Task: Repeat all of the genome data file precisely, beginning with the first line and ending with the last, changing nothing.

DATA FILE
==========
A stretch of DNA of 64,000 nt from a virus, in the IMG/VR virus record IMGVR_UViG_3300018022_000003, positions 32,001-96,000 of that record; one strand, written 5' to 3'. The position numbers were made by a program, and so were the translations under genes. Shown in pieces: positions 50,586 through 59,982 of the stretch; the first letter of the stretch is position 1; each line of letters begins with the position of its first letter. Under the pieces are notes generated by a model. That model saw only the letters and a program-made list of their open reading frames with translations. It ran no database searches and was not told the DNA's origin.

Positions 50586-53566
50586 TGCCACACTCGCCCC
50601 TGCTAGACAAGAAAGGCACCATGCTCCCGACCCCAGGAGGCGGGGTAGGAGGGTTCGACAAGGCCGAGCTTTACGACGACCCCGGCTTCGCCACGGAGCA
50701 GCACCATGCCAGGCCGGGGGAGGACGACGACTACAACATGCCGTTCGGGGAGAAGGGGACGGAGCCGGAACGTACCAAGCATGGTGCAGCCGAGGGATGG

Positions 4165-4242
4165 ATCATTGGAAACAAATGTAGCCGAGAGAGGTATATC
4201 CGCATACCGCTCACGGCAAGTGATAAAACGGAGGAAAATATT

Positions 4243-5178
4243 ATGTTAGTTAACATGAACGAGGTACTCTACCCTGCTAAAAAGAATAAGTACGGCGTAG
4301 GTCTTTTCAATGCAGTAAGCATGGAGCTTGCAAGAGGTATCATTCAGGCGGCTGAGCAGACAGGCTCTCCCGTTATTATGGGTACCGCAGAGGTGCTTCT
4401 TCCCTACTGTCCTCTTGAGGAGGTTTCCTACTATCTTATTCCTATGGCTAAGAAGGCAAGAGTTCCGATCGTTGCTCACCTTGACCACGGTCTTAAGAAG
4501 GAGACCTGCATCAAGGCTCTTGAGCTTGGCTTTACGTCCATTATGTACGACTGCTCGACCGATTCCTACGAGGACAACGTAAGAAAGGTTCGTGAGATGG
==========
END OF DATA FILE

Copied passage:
A stretch of DNA of 64,000 nt from a virus, in the IMG/VR virus record IMGVR_UViG_3300018022_000003, positions 32,001-96,000 of that record; one strand, written 5' to 3'. The position numbers were made by a program, and so were the translations under genes. Shown in pieces: positions 50,586 through 59,982 of the stretch; the first letter of the stretch is position 1; each line of letters begins with the position of its first letter. Under the pieces are notes generated by a model. That model saw only the letters and a program-made list of their open reading frames with translations. It ran no database searches and was not told the DNA's origin.

Positions 50586-53566
50586 TGCCACACTCGCCCC
50601 TGCTAGACAAGAAAGGCACCATGCTCCCGACCCCAGGAGGCGGGGTAGGAGGGTTCGACAAGGCCGAGCTTTACGACGACCCCGGCTTCGCCACGGAGCA
50701 GCACCATGCCAGGCCGGGGGAGGACGACGACTACAACATGCCGTTCGGGGAGAAGGGGACGGAGCCGGAACGTACCAAGCATGGTGCAGCCGAGGGATGG

Positions 4165-4242
4165 ATCATTGGAAACAAATGTAGCCGAGAGAGGTATATC
4201 CGCATACCGCTCACGGCAAGTGATAAAACGGAGGAAAATATT

Positions 4243-5178
4243 ATGTTAGTTAACATGAACGAGGTACTCTACCCTGCTAAAAAGAATAAGTACGGCGTAG
4301 GTCTTTTCAATGCAGTAAGCATGGAGCTTGCAAGAGGTATCATTCAGGCGGCTGAGCAGACAGGCTCTCCCGTTATTATGGGTACCGCAGAGGTGCTTCT
4401 TCCCTACTGTCCTCTTGAGGAGGTTTCCTACTATCTTATTCCTATGGCTAAGAAGGCAAGAGTTCCGATCGTTGCTCACCTTGACCACGGTCTTAAGAAG
4501 GAGACCTGCATCAAGGCTCTTGAGCTTGGCTTTACGTCCATTATGTACGACTGCTCGACCGATTCCTACGAGGACAACGTAAGAAAGGTTCGTGAGATGG